Assad claimed, just as Saddam in Iraq, Ben Ali in Tunisia and Mubarak in Egypt had done, that the alternative to his rule was a Jihadi Salafi movement which would impose Sharia law and suppress social freedoms. Hard-line Muslims, some from Britain, have, indeed, joined the rebels and some correspondents point out that the US may be supporting the very Islamist elements in Syria that it is fighting in Afghanistan. President Obama has given the go-ahead to help finance the rebels but US support remains cautious with an election approaching. Al Qaeda's amanuensis, Ayman al-Zawahiri, has been quoted as saying that he recognises an opportunity for Syria to become the new incubator for militant, Salafist Islam. The rebels have at times been as cruel as the army. At Jisr al Shughur in April last year they are said to have massacred 100 soldiers. Nevertheless, the militant Islamist element remains limited for the moment.
Like Saddam Hussein's Iraq, Assad's Syria is, or was, a country steered by its minorities. Historically persecuted by the Sunni majority, the Alawites (said to be disciples of the Prophet Muhammad's nephew and son-in-law Ali), an esoteric sub-sect of Shiism, fought the French after the First World War but were then championed by France as proxy rulers. However, some Sunni imams dismiss the Alawites not as Shia Muslims but as heretics, even pagans, and mistrust their alliance with Syria's other minorities.
Reasonable Muslims claim that Sunni-Shia hatred is largely a Western invention, although now becoming a self-fulfilling prophecy. Both sects have always performed the Hajj to Mecca together, for example. The Ayatollah Khomeini downplayed Iran's Shia identity, appealing to a pan-Islamic Weltanschauung. That has since changed. Today Iran supports Syria as well as their mutual clients, the Shia Hezbollah in Lebanon and the Sunni Hamas movement in Gaza. By contrast, Saudi Arabia and Qatar, and latterly Turkey, support the Sunni rebels. The Al Jazeera television channel funded by Qatar and the Al Arabiya channel by Saudi Arabia both give voice to the rebels. Saudi Arabia, committed to its fundamentalist and localised Wahhabi philosophy, is uncomfortable with the impoverished Shia minority living in its oil-rich Hasa province. Had Saddam Hussein been allowed to keep Kuwait in 1990 he might have gone on to absorb Hasa, thereby creating the notorious and oil-rich "Shia Arc" which Sunni nations fear.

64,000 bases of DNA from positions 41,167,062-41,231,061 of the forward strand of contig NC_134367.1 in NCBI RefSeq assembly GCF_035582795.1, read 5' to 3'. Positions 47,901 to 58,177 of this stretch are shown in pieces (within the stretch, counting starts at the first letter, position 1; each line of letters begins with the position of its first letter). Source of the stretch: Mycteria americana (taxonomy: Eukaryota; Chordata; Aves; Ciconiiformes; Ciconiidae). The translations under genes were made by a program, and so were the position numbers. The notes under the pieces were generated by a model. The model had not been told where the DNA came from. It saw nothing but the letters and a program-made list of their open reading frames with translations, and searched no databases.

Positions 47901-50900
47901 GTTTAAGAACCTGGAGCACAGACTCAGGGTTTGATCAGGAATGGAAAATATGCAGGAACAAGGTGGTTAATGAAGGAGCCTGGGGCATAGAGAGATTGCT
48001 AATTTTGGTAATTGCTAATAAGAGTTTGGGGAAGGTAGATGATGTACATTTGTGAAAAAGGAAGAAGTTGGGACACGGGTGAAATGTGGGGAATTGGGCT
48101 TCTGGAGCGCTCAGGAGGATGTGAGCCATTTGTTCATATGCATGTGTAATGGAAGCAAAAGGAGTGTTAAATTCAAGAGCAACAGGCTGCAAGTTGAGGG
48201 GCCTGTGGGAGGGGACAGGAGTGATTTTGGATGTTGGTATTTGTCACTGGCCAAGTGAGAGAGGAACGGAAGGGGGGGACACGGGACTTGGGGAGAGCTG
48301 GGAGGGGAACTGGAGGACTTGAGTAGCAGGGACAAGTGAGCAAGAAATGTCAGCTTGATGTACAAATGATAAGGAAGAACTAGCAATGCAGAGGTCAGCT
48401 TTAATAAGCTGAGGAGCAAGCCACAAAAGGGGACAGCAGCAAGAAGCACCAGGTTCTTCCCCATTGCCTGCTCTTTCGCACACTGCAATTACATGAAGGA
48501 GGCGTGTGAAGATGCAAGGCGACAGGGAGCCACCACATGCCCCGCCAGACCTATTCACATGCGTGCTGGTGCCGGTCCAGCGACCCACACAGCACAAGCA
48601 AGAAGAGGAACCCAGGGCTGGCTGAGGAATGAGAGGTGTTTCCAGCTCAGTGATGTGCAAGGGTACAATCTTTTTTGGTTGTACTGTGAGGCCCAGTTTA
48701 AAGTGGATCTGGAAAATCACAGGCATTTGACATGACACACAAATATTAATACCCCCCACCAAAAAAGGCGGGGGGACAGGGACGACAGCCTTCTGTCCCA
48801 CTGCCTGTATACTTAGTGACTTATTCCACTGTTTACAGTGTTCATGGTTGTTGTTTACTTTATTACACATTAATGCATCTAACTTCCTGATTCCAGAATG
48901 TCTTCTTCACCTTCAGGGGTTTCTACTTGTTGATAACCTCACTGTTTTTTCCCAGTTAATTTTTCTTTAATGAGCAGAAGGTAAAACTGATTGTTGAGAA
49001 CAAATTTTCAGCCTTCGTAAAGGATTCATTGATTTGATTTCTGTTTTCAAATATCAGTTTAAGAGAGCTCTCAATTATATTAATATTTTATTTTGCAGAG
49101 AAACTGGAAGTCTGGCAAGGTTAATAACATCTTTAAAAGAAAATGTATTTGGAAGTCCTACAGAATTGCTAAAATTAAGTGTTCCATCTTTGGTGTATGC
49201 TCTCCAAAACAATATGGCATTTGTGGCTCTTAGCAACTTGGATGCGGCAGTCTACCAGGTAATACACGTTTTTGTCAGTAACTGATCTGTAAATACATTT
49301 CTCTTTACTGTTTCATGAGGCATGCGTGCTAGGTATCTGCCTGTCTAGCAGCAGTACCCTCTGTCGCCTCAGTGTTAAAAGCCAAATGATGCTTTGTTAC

During the 1990 Gulf War, Syria supported the US and Britain and relations blossomed. Despite its war footing over the Golan Heights, occupied by Israel in the 1967 war, Syria was no longer deemed a terrorist state.
However, Assad's ferocious response to the protest movement meant that the West could no longer be seen to be supporting his regime. Meanwhile, Syria's neighbours had their own reasons for supporting the rebels. Turkey wants to please Europe during its endless quest for EU membership. Recep Tayyib Erdogan's moderate Islamic AK Party would also welcome a moderate Islamic regime in Syria similar to its own. In Egypt, the Muslim Brotherhood, the beating heart of Islamism throughout the world, has an Islamist majority in parliament and a moderate Islamist President in Mohammed Mursi. So post-Mubarak Egypt, too, would favour a regime similar to its own.
The fall of the Alawites will weaken the Shia in Lebanon who now make up about 60 per cent of the population as well as Hezbollah, which is popular for having successfully resisted two Israeli invasions. This must be the main reason for Israel welcoming Assad's now inevitable downfall. Syria had used tough words against Israel for local consumption but taken virtually no action against the Jewish state and was in fact a compliant neighbour. If an Islamist regime emerges it will take a harder line against Israel.
Iran will be the biggest loser. Saeed Jalili, Iran's chief negotiator, is due to meet Hassan Nasrallah, the Hezbollah leader, in Beirut this week to prepare for its response to the dramatic changes that are to come. Israel, which bombed a supposed nuclear site in Syria in 2007, still has Iran's nuclear facilities in its sights. The big changes afoot in Syria are going to alter the make-up of the region dramatically. Although they trouble Iran, they may not favour the interests of the US, Europe or Israel, either. Kofi Annan's resignation last week as international envoy to Syria suggests that reconciliation is no longer possible.
By Trevor Mostyn